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composition from Rama, an Indian deity, though: unremembered in Egypt, except in this form, and Isis, or Ess, a ship. But amidst all this wantonness of polytheism some very intelligible hints remain, that the real objects of their multiform idolatry were only few, and those their earliest ancestors. Champollion finds them usually distributed into triads; a male, a female, and their son. The principal triad was Ammon-ra, Mouth, and Khous; for Ham, with whose undutiful character we are acquainted in Scripture, seems to have extinguished as much as possible the memory of his father, in order that all the veneration, with which the head of the new world was regarded, might be heaped upon his own ashes. The addition of Ra shows that Ammon is not compounded of Ham, and On (the sun, for then it would have been needless), but of Mana, or Menes, who is acknowledged by the Egyptians to have been their first king, and that is an honour, which surely in "the land of Ham" would have been assigned to none but himself.

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In confirmation of this statement it may be observed, that in the composition of royal names the original form of the word is retained. The Amenophis of Eusebius is written by Africanus and Philo Ammenephte, which is obviously a composition from Ammon and Nephthe: in Manetho, however, it is written Menuphti, which leads to

1 Champollion's Twelfth Letter.

the conclusion that the Nebwa of Champollion is in truth the same as Cneph or Cnuph, i. e. Canopus. The secondary triad worshipped at Thebes, which, it will be recollected, derives its appellation from Thebah, the ark, consists-1st, of Ammon, the generator, called mystically the husband of his mother, which is the constant relation in mythology between the patriarch and the ark from which he issued into a new world. 2. Thamoun, that is to say, the female Ammon, one of the forms of Neith: and 3. Harka', which is probably the same as Har Koh, the mountain deity, for both words signify a mountain2; and a similar combination is found in the third triad, consisting of Sevek Ra, which is synonymous with Ammon Ra. 2. Hathor, i.e. Mouth and 3. Khous Hor.3 Amenophis is represented at Thebes making rich offerings to the two first triads, or accompanying their Bari, or sacred arks, borne in procession by the priests. One of these sacerdotal processions has been minutely described by Champollion, though its features are somewhat distorted, because his astronomical theory led him astray. That part of the painting which is really astronomical may have been added at a later period, and bears strong marks of recency, if it is rightly interpreted: but the mythology delineated is of a very different character. Twenty-four hours," says he, "of the astro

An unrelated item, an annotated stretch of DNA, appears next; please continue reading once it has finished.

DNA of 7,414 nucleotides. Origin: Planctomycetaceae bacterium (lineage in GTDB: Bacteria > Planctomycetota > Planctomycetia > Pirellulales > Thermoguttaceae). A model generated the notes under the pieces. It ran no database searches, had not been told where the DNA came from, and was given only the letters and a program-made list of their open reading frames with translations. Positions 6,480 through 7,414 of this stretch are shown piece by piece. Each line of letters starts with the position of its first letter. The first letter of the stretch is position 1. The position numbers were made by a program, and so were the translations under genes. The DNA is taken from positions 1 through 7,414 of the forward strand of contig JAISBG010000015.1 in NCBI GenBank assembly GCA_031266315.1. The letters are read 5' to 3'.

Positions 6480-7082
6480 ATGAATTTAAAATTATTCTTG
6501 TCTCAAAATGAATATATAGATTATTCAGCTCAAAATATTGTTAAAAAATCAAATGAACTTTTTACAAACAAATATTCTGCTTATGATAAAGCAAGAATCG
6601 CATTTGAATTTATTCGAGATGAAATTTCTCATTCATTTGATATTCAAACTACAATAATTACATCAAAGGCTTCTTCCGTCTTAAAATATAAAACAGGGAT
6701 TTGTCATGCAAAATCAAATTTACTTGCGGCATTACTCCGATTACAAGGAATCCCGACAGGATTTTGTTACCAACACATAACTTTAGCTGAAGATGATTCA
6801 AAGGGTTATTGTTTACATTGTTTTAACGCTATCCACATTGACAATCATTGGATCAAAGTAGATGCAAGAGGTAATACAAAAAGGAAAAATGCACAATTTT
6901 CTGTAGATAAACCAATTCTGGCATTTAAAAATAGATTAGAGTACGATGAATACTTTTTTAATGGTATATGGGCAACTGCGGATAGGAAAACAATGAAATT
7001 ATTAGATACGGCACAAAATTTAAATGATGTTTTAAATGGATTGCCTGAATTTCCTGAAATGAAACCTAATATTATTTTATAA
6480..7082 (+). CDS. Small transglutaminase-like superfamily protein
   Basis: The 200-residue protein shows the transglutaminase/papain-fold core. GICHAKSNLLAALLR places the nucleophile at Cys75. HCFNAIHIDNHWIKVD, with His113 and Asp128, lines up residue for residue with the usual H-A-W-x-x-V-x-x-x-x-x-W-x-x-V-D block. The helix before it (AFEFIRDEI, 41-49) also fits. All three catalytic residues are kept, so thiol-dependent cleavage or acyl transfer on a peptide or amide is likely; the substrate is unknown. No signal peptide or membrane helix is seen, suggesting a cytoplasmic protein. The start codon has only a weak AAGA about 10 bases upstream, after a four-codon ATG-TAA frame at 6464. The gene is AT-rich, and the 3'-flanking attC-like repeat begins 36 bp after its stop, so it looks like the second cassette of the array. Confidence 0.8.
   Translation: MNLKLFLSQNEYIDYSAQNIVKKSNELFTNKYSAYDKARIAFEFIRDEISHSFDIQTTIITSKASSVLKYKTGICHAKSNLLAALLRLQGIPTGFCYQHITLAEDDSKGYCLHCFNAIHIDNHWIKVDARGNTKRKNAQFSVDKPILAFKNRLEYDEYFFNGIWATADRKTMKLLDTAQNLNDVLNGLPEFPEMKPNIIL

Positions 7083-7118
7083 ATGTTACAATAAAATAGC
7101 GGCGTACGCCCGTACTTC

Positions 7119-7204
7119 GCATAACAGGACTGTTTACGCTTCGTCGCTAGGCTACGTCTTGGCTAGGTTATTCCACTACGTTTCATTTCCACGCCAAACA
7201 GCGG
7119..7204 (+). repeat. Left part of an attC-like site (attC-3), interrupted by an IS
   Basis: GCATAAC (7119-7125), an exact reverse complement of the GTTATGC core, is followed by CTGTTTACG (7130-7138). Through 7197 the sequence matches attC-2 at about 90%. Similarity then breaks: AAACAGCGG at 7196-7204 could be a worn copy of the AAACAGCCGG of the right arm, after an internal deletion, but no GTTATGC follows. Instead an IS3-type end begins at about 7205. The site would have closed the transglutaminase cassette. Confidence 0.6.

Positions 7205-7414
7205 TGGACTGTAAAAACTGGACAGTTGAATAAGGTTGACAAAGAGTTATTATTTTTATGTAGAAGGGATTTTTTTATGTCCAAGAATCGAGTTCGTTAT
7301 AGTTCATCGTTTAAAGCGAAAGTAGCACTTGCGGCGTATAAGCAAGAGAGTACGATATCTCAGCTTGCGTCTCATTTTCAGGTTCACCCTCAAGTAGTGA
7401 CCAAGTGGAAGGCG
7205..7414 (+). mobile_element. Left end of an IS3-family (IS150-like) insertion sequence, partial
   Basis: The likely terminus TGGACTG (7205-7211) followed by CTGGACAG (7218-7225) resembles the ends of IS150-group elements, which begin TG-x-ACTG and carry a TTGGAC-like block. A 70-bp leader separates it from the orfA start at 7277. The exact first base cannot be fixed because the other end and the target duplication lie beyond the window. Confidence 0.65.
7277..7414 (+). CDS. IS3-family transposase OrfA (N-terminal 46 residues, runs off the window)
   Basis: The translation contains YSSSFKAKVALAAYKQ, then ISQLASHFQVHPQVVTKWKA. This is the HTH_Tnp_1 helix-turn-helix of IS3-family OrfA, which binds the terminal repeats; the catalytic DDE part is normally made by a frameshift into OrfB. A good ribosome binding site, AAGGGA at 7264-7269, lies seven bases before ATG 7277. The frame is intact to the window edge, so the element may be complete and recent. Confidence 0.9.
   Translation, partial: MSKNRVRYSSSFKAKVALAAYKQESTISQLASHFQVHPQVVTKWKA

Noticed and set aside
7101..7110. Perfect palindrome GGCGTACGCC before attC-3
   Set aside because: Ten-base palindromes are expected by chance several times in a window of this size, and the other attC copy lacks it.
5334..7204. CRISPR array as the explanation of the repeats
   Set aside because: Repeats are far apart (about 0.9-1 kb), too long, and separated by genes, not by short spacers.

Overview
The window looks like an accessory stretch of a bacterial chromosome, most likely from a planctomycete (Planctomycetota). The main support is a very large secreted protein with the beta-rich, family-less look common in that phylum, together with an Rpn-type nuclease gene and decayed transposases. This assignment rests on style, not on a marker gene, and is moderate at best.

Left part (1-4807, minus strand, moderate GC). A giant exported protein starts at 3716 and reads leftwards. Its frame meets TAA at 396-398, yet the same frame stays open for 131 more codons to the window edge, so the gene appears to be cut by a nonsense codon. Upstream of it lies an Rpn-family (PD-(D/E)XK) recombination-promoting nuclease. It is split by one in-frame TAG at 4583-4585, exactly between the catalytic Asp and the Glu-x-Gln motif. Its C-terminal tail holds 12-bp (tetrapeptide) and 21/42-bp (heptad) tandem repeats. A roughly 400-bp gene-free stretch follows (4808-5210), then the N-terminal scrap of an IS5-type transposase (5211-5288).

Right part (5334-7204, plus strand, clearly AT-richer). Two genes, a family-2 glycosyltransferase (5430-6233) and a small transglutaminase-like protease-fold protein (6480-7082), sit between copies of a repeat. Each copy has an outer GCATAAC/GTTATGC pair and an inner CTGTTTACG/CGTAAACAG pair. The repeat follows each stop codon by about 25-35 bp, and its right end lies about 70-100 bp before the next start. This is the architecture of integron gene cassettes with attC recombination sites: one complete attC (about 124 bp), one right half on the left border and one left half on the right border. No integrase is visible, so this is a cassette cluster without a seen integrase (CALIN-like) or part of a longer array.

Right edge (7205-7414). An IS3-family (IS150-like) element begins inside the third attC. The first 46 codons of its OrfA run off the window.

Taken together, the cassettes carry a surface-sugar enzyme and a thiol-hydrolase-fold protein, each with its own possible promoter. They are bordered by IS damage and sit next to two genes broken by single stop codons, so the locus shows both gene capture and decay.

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1 Champ., Twelfth Letter, September 26.

2 Coh in Persian is a mountain; Hor in Hebrew.
3 Xous is Tumulus, and Hor, Mons.

nomical day are represented under a human form with a star upon their heads." It is hard to discover any probable reason why an hour should be designated by a star; but we know that their deities or deified ancestors, were often so distinguished. He describes them "marching towards the further part of the tomb, as if to indicate the direction of the god's course." Yet they are but indifferent direction-posts if that was their intention; for if he was to continue his journey in one direction through all the four and twenty hours, what would become of to-morrow's dawn? It is evident that half of these figures should have pointed the other way to show his return from the western goal. He proceeds to say that "in each of the twelve hours of the day is drawn the detailed image of the bark of the god navigating in the celestial river on the primordial fluid or ether, the principle of all natural things, according to the Egyptian philosophers, with the figures of the gods who successively assist him, and besides the representation of the celestial abodes through which he passes, and the mythological scenes proper to each hour of the day."